The Republican Chairman of the House Intelligence Committee said Tuesday that Israel and the United States have two different red lines when it comes to responding to Iran's nuclear activity.
The specter of a nuclear-armed Iran is creating a potential division in the relationship between Israel and the U.S. President Barack Obama and Israeli Prime Minister Benjamin Netanyahu agree that Iran must not be allowed to build a nuclear weapon, but the president wants time to let sanctions and diplomacy work.
When the two men spoke to reporters in Washington on Monday, Netanyahu never mentioned diplomacy. And in a speech last night to American Jewish supporters, Netanyahu signaled impatience with the president's preferred solution. "(Israel has) waited for diplomacy to work, we've waited for sanctions to work. We cannot afford to wait much longer. ... I will never let my people live in the shadow of annihilation."
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On "CBS This Morning," Rep. Mike Rogers, R-Mich., told Charlie Rose he did not believe Mr. Obama has convinced Netanyahu to wait for sanctions to work.
"I really don't think so. I think that there are two different red lines: one that President Obama has set out, and [one] when the Israelis believe that they have to take action or they won't be able to take action against an Iranian nuclear program.
"We have to remember, Charlie, all of the other things that are going on in Israel right now to understand, I think, where they're at. Egypt now has become an unpredictable partner; they're very concerned. Hamas is now well-armed thanks to Iran, more so than they've ever been before. Hezbollah, up to 30,000 more accurate rockets aimed at Israel. So they're looking at all of this pressure and the fact that they believe if Iran goes nuclear, they believe Ahmadinejad will use it against the Israelis.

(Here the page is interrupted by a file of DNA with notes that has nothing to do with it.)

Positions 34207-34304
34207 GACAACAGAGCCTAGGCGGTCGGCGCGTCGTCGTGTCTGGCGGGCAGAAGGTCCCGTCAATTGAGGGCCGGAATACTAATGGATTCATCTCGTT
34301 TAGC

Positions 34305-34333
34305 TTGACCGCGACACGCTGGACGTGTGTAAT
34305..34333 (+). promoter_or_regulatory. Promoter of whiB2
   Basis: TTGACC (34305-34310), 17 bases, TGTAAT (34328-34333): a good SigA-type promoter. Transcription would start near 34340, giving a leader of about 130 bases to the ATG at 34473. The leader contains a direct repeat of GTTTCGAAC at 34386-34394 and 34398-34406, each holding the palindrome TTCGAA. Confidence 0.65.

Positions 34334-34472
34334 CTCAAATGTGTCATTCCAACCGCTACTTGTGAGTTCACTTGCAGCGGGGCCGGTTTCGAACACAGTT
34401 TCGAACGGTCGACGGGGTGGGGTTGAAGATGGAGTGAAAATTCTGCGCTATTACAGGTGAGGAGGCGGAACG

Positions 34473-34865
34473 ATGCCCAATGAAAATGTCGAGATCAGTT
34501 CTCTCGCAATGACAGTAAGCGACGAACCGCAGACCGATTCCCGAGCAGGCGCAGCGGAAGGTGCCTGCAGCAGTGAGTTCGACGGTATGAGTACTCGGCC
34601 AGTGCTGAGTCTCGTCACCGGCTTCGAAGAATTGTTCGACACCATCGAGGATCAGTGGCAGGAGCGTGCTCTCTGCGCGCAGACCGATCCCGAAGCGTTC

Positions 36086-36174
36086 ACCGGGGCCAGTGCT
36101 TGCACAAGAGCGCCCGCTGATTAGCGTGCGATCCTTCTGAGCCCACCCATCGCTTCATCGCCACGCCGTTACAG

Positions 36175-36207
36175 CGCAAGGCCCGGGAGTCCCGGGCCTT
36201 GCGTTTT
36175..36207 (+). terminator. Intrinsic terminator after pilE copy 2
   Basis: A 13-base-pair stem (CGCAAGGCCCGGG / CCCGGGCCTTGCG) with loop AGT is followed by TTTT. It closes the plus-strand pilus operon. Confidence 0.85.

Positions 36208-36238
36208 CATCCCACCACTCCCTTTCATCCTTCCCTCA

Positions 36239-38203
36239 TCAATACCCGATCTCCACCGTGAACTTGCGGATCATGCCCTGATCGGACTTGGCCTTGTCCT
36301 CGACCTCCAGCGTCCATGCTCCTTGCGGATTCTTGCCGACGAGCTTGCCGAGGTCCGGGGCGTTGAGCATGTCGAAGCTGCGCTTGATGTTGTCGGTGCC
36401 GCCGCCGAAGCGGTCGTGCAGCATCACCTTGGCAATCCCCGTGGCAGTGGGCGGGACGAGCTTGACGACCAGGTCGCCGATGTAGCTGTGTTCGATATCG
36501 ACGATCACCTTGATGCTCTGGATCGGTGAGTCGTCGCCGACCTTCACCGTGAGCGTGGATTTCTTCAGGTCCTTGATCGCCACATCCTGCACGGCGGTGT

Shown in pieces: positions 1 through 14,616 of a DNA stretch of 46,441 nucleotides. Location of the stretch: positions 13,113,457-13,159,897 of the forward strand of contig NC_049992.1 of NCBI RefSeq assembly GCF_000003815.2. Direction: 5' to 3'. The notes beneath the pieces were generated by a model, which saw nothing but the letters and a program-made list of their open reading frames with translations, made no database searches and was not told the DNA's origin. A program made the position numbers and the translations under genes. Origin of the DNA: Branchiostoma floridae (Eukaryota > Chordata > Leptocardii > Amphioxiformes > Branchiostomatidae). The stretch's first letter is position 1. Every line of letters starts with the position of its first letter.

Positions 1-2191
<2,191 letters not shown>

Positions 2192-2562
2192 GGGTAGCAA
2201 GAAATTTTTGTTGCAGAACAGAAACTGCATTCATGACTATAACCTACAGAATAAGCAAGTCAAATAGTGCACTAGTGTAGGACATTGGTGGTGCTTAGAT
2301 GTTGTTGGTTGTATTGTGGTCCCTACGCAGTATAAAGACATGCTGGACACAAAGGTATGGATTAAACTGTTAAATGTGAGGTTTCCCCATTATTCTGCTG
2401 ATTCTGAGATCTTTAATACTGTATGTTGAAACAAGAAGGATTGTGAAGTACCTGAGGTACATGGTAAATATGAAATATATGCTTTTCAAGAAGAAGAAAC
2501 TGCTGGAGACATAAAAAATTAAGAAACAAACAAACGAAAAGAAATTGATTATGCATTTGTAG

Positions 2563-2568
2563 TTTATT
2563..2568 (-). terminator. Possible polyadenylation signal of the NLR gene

"So they're looking at it through a very different prism, I think, than we are, and therefore they have a lower red line of 'We have to take action' than the United States might have," he said.
Rogers, who met with Netanyahu and his advisers in Israel two weeks ago, said he feels the Israelis are "a little frustrated" with Washington, and that they believe while sanctions are having an impact, time is running out when it comes to their ability to impact the Iranian nuclear program.
"Of course, the IAEA inspectors being thrown out recently didn't help that cause," Rogers said.
The instability of Syria - an ally of Iran - is also of concern. Rogers suggested that more aggressive actions can be taken - not direct military action - to bring a quicker end to the Assad regime. That, he said, would be a "wound" to Iran.
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Rogers continued, "But their - our argument is, remember, if the consequences of Iran going nuclear are so much bigger, Saudi Arabia says they'll get a nuclear weapon, Egypt says they'll get a nuclear weapon. And that, they believe, is really a threat to their existence."
It was reported this morning that Iran is now allowing IAEA inspectors in to the Parchin military installation.
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"Doesn't that suggest that the sanctions are working and that perhaps they should be allowed to [continue]?" asked Rose.
"Listen, I believe in sanctions," Rogers replied. "I think we have two schools of thought here: where the Israelis are coming from, where the Iranians are coming from - I guess three schools of thought - and where the administration is. I think sanctions can work. I think we should draw them up now. There's other things we can do that we're laying on the table - draw it up and put as much pressure as we can.
"But remember, they denied that very site just a few weeks ago. We know that there is activity at that site. And now they saying, 'Well, you can come back with certain conditions.' They don't want them to see everything at that particular site. As an old FBI agent, Charlie, we used to call that a clue. Something bad's going on there. "